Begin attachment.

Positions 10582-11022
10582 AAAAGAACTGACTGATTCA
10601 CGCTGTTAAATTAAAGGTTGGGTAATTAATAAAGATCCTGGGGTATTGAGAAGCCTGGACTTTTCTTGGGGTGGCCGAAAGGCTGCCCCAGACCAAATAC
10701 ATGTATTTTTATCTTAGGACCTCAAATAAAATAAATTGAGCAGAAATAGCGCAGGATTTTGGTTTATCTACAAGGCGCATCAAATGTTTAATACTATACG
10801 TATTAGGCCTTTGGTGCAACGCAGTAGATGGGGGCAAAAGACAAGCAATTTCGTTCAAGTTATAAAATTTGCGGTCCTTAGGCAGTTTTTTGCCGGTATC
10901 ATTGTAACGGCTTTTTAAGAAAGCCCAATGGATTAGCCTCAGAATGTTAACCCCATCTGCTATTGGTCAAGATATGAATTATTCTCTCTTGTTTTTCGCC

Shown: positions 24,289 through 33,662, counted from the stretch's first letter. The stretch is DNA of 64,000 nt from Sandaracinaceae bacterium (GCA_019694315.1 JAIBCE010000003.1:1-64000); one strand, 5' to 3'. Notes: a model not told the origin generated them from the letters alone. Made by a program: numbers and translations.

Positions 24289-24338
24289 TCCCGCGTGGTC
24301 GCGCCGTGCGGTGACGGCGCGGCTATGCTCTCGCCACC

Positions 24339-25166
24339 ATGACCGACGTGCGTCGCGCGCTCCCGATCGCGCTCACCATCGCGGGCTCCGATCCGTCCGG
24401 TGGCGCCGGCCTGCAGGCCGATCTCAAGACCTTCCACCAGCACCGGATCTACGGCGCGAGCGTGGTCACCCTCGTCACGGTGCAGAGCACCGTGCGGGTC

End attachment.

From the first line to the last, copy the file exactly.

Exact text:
Positions 10582-11022
10582 AAAAGAACTGACTGATTCA
10601 CGCTGTTAAATTAAAGGTTGGGTAATTAATAAAGATCCTGGGGTATTGAGAAGCCTGGACTTTTCTTGGGGTGGCCGAAAGGCTGCCCCAGACCAAATAC
10701 ATGTATTTTTATCTTAGGACCTCAAATAAAATAAATTGAGCAGAAATAGCGCAGGATTTTGGTTTATCTACAAGGCGCATCAAATGTTTAATACTATACG
10801 TATTAGGCCTTTGGTGCAACGCAGTAGATGGGGGCAAAAGACAAGCAATTTCGTTCAAGTTATAAAATTTGCGGTCCTTAGGCAGTTTTTTGCCGGTATC
10901 ATTGTAACGGCTTTTTAAGAAAGCCCAATGGATTAGCCTCAGAATGTTAACCCCATCTGCTATTGGTCAAGATATGAATTATTCTCTCTTGTTTTTCGCC

Shown: positions 24,289 through 33,662, counted from the stretch's first letter. The stretch is DNA of 64,000 nt from Sandaracinaceae bacterium (GCA_019694315.1 JAIBCE010000003.1:1-64000); one strand, 5' to 3'. Notes: a model not told the origin generated them from the letters alone. Made by a program: numbers and translations.

Positions 24289-24338
24289 TCCCGCGTGGTC
24301 GCGCCGTGCGGTGACGGCGCGGCTATGCTCTCGCCACC

Positions 24339-25166
24339 ATGACCGACGTGCGTCGCGCGCTCCCGATCGCGCTCACCATCGCGGGCTCCGATCCGTCCGG
24401 TGGCGCCGGCCTGCAGGCCGATCTCAAGACCTTCCACCAGCACCGGATCTACGGCGCGAGCGTGGTCACCCTCGTCACGGTGCAGAGCACCGTGCGGGTC